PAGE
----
Qualcomm chip in HTC One S is speed demon, says analyst

Dual-core Qualcomm Snapdragon S4 in HTC One S gets thumbs up from research firm.

The HTC One S is powered by a fast 1.5GHz dual-core Snapdragon S4 processor.
The HTC One S is powered by a fast 1.5GHz dual-core Snapdragon S4 processor. CNET

Qualcomm is proving that a phone doesn't have to be quad-core to be fast.

"Scoring 25 percent higher than its older siblings...in [central processing unit] performance benchmarks, shows Qualcomm has delivered on its promise for higher performance CPU," Jim Mielke, vice president of engineering at ABI Research, said in a note today, referring to the HTC One S.

That phone comes with the Android 4.0 Ice Cream Sandwich (ICS) operating system.

The HTC smartphone taps the first Qualcomm 28-nanometer (nm) chip -- the "Snapdragon" MSM8260A. That's a big step up in chip manufacturing process technology from older 45-nanometer Qualcomm silicon. Generally, the smaller the chip geometries, the faster and/or more power efficient the chip is.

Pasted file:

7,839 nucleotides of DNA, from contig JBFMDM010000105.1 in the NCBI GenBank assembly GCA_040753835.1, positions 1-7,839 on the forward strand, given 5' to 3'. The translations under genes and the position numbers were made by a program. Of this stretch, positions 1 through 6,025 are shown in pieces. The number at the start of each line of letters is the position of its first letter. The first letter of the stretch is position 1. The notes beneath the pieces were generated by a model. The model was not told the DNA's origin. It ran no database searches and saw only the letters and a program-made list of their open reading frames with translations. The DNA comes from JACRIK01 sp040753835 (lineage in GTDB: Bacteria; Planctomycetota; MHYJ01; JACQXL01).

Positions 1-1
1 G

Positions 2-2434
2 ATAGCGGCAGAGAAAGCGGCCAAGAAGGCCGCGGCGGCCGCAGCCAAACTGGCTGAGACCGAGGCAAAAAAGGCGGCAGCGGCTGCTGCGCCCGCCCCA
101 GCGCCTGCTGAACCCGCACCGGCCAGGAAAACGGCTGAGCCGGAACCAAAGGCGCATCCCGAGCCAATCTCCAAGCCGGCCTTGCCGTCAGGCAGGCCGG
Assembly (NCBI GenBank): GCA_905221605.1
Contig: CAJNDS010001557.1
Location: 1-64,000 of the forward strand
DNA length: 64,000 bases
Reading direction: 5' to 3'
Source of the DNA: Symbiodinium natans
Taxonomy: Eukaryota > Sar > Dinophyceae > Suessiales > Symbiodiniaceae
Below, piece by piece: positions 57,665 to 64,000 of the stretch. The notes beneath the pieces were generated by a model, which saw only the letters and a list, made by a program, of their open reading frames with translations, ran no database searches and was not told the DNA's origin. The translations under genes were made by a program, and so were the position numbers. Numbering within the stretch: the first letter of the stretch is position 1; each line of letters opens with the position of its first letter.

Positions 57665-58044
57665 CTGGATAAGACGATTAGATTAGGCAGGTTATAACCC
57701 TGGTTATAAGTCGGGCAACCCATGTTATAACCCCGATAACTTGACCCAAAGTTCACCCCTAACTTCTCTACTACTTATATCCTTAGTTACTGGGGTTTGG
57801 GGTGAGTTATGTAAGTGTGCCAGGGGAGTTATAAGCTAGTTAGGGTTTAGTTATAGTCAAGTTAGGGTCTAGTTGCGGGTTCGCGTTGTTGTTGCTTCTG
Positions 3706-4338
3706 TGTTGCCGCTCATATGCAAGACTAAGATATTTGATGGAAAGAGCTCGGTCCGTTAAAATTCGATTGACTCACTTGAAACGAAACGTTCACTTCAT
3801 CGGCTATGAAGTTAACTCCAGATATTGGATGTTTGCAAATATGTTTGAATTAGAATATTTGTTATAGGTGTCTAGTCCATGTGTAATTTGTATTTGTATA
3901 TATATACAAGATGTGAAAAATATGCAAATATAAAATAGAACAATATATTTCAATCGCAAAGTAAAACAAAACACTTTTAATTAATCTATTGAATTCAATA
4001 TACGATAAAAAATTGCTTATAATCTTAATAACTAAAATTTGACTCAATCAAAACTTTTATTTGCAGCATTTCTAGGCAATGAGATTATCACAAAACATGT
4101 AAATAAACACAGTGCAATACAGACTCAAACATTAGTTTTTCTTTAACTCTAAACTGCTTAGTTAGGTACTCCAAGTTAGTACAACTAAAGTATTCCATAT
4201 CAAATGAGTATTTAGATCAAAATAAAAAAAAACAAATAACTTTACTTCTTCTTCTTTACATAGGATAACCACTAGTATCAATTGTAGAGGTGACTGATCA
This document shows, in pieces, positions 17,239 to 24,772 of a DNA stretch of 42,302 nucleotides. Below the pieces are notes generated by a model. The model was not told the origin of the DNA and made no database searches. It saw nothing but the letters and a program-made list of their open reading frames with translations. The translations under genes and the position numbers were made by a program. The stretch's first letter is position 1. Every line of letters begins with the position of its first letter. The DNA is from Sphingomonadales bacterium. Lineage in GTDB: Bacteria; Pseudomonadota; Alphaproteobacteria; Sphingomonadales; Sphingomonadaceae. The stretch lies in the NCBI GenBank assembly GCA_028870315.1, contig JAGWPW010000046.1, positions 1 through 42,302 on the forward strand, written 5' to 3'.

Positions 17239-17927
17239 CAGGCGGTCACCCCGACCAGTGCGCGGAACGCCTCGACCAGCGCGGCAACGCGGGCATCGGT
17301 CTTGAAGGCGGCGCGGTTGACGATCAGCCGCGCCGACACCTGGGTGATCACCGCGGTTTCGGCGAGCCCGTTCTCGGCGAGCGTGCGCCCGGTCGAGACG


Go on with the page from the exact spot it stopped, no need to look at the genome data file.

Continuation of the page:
"The combination of the 28nm [process] and the higher-performing Qualcomm core provides the best user experience found in any Android phone," ABI Research said.

ABI Research's impressions of HTC One S with new Qualcomm S4 chip:

  • Highest performing dual-core handset/tablet on the market.
  • Very small footprint for the complete modem, application processor, and connectivity solution.
  • The Adreno 225 graphics core performance remained on par with prior generation designs.
  • On par battery performance compared to prior generation.

And CNET Reviews said the Qualcomm chip delivers a snappy experience. "Many Android fanatics will likely bemoan the HTC One S' lack of a quad-core CPU [but] the handset felt very quick and responsive," CNET said.

Other reviews have also shown that the Qualcomm's chip performance is close to the Nvidia quad-core Tegra 3 in more than a few benchmarks.

About the author

Brooke Crothers writes about mobile computer systems, including laptops, tablets, smartphones: how they define the computing experience and the hardware that makes them tick. He has served as an editor at large at CNET News and a contributing reporter to The New York Times' Bits and Technology sections. His interest in things small began when living in Tokyo in a very small apartment for a very long time.

 

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